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#14584 - 11/17/08 12:27 PM Re: Universality principle/Why government sucks. [Re: ZephyrGirl]
Ringmaster Offline
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Registered: 04/07/08
Posts: 205
Loc: Salem Oregon
Yes secrets lead to corruption, however it comes down to if people know is it really a secret? Because if we didn't know that these black on black operations exist we wouldn't have a problem.

But that is beside the point. I honestly need to ask, what is wrong with some vigilante justice at times? Because some of the things I've seen is that the justice system we have is not working the way it should. At times resaults are easier to reach when vigilante justice is practiced.

I'm not saying that I agree with black on black ghost killing teams. In fact I quite disagree with them because if you don't have the balls to act out in the open then you shouldn't be doing the act in the first place. Also nobody has the right to decide who is worthy of life and who is not. It should come in the form of retaliation.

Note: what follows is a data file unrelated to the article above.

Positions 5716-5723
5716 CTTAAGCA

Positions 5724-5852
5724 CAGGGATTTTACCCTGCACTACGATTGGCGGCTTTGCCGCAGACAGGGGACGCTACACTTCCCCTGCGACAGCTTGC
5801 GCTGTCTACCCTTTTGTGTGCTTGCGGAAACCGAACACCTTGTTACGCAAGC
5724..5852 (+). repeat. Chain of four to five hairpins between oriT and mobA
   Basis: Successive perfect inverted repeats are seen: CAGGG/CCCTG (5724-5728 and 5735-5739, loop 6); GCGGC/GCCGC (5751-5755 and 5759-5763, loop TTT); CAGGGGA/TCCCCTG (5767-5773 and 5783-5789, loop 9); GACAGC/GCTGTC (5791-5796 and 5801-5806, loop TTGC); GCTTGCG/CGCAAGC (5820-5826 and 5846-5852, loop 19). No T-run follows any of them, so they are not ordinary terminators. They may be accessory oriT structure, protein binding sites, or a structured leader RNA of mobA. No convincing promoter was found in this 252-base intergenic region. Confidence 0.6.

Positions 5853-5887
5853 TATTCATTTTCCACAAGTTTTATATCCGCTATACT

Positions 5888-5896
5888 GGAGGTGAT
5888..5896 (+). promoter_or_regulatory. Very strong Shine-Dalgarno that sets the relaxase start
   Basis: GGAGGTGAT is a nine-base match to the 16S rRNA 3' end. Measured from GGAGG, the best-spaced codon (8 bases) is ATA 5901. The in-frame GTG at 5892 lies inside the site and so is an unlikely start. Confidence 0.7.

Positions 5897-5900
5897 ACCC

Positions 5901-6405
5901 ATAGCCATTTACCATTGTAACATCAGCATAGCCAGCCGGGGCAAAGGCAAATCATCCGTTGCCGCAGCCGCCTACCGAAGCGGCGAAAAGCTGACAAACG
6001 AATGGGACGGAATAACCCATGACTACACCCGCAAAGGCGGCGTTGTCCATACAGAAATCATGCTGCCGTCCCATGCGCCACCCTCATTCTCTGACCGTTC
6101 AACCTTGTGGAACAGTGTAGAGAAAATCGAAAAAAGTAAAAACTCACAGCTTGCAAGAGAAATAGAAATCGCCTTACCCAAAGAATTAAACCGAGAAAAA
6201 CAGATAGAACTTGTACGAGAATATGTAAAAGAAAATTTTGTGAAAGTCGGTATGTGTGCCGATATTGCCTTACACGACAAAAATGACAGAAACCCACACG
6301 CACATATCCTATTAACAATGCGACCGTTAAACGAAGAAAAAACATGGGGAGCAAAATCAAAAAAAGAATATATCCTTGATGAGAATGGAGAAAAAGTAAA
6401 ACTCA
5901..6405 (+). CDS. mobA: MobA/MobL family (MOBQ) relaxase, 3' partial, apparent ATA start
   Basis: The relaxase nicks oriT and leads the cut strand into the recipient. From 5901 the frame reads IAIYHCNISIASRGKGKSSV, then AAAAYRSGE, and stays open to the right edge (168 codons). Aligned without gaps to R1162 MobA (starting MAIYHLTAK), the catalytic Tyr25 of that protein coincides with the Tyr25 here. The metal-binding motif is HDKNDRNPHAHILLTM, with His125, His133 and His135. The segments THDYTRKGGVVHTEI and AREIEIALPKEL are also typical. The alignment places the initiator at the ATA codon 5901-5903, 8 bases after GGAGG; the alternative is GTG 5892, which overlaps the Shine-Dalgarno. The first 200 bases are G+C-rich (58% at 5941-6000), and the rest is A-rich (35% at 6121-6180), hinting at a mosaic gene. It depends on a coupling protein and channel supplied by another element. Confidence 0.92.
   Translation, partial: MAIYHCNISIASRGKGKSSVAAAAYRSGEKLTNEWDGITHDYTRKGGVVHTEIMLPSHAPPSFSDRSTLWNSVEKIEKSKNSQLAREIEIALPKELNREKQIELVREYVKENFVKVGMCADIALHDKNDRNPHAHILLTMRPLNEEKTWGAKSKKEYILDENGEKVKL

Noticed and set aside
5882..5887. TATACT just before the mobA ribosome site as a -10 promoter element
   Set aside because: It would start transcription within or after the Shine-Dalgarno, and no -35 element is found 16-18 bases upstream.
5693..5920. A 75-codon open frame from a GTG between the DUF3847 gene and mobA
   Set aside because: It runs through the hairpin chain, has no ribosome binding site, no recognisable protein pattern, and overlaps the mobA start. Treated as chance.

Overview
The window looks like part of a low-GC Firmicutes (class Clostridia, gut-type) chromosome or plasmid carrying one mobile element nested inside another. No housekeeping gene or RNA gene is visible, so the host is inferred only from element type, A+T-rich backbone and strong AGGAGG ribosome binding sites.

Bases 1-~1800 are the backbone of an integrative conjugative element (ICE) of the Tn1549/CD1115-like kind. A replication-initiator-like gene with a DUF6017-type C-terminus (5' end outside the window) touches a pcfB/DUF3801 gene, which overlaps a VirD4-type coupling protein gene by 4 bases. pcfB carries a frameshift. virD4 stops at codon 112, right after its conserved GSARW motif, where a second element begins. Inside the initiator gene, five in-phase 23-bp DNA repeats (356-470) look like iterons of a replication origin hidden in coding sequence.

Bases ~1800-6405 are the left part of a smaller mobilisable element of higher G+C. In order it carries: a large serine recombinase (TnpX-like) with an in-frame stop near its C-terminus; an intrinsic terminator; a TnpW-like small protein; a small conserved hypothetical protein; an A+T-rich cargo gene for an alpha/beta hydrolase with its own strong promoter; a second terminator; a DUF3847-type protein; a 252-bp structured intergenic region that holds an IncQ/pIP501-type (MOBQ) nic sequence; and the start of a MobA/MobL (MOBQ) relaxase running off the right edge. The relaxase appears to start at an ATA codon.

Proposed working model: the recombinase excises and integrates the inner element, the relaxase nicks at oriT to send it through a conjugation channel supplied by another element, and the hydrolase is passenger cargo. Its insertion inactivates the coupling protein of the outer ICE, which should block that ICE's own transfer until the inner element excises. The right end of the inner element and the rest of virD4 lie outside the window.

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#14617 - 11/17/08 09:03 PM Re: Universality principle/Why government sucks. [Re: ZephyrGirl]
Dan_Dread Offline
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Registered: 10/08/08
Posts: 3935
Loc: Vancouver, Canada
 Quote:

There will always be those that crave power and will do anything to get it. They will therefore be very susceptible to corruption.

Very true. In and of itself I don't think this is even a bad thing. People generally seek their own level based on ability and other factors, and that's just fine.

The problem is the incentive structure and the mechanisms that are already in place for the very few bad apples to wield power over the rest of us. If the system by which such people attain and retain power and legitimacy did not exist, such people would have to seek more legitimate means to power; which being susceptible to natural law would be harder.

Think about it. If the mechanism for government hadn't already existed, do you think a nut like Hitler would have been able to attain the means by which to instate his particular brand of crazy on such a large scale?